Saturday, February 27, 2021

An elaborate fresco adorning a garden wall in the House of the Ceii in Pompeii has been restored to a point where its original vibrancy can be truly appreciated

The starting point -- very faded.


Excavated between May 1913 and August 1914, the House of the Ceii is notable as a rare surviving example of a home from the later Samnite era (2nd century B.C.). Its fine paintings were more recent additions, commissioned in the decades before the eruption of Vesuvius in 79 A.D.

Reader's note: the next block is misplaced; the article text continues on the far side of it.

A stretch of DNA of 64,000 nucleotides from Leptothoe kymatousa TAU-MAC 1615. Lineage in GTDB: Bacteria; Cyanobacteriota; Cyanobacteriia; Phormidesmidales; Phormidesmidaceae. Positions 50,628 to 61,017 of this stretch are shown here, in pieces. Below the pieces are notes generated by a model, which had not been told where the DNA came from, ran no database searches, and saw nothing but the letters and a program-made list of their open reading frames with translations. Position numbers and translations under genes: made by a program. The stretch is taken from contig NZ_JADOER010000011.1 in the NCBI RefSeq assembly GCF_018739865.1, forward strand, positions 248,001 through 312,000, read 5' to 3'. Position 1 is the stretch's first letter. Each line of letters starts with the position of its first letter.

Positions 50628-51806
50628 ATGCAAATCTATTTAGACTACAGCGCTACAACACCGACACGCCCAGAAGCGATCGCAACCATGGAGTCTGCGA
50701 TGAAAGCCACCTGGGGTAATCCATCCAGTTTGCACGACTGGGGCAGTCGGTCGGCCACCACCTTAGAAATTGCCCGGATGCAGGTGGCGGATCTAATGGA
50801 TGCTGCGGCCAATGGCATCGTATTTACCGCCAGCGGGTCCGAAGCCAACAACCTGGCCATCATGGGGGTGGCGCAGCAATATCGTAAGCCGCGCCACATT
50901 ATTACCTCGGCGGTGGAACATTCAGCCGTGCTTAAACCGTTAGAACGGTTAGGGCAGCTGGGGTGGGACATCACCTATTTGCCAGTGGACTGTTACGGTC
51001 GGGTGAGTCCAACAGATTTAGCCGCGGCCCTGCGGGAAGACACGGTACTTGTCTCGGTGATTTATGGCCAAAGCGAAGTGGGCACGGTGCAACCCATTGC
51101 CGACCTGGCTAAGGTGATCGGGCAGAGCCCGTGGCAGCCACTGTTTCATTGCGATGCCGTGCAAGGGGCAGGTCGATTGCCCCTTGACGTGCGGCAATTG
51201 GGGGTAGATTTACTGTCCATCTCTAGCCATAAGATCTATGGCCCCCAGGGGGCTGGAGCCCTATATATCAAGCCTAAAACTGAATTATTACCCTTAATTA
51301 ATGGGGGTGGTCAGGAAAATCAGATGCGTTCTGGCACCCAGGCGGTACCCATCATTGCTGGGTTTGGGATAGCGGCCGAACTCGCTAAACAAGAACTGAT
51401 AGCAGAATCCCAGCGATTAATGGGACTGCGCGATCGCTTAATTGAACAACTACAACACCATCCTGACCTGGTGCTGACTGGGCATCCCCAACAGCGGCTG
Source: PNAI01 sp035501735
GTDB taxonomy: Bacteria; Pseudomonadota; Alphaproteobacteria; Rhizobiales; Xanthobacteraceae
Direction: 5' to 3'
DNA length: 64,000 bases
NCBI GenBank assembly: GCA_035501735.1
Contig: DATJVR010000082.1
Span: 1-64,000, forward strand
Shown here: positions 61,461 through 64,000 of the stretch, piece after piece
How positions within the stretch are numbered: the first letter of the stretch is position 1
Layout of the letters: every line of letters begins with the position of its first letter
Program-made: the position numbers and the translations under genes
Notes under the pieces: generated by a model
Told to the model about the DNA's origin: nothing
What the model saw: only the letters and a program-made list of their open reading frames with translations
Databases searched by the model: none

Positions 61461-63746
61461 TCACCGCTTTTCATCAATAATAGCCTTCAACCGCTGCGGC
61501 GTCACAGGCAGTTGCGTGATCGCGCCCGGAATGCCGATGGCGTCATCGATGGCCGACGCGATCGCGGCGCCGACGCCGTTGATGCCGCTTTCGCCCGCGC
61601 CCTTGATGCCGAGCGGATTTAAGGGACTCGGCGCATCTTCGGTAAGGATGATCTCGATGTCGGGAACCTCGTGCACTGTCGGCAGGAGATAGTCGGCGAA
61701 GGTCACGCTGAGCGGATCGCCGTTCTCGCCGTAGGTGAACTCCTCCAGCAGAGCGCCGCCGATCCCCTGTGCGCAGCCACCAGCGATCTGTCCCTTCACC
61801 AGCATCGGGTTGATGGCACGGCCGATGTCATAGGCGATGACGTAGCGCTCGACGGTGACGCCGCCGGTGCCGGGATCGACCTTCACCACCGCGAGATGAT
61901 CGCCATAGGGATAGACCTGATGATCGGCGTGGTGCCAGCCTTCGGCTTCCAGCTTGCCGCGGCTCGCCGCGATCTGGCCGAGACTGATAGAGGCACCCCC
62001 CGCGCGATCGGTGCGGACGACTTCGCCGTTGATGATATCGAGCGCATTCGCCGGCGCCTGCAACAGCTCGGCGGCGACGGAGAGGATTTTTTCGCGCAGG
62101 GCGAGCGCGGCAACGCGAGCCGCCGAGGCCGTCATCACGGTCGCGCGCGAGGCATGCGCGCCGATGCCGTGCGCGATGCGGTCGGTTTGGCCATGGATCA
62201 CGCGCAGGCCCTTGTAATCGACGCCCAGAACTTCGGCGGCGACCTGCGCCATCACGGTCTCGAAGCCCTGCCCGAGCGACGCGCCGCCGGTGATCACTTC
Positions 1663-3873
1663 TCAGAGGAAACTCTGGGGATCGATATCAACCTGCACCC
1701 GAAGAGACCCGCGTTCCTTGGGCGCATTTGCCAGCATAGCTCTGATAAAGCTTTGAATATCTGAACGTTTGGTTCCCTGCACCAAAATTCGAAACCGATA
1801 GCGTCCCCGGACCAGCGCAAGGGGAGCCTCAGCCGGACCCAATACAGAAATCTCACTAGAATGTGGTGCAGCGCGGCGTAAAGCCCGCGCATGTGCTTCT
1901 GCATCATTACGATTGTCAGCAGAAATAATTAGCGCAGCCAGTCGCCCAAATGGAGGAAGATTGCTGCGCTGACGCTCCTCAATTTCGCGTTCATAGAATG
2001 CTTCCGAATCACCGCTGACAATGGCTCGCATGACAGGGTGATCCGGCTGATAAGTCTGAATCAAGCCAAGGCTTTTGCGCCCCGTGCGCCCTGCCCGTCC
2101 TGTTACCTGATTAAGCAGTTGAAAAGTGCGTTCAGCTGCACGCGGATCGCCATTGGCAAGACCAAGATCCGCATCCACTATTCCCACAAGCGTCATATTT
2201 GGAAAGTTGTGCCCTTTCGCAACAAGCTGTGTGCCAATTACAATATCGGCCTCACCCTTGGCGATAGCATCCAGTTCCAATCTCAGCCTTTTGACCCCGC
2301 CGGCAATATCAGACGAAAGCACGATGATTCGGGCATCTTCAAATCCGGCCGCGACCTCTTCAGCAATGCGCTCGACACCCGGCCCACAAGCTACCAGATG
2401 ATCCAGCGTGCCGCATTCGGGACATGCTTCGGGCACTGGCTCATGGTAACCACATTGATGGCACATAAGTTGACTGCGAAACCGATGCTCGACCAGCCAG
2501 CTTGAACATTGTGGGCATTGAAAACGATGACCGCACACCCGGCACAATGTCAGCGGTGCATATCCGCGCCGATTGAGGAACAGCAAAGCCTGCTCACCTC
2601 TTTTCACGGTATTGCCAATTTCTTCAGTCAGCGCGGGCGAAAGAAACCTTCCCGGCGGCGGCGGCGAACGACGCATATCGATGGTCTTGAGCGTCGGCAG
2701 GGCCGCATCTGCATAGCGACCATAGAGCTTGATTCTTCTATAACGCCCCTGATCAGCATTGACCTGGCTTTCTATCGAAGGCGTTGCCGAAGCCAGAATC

Characteristic of the Romans, the scene is full of activity and violence.

The lower parts of the frescoes were particularly susceptible to damage from the capillary effect drawing water up from the ground. The moisture leaves salt deposits on the surface (efflorescence) which causes severe damage to the paint layer. Over the past year, conservators have undertaken a program of consolidation to keep as much of the paint layer attached to the backing as possible, and cleaned the deposits by both chemical and mechanical means. The most stubborn efflorescence could only be removed with a laser.


  1. If I tried to comment on the art and craftmanship it would be fluff.
    I am stunned.

  2. Perspective concepts was unusually hard for the era artist to master. Fantastic work.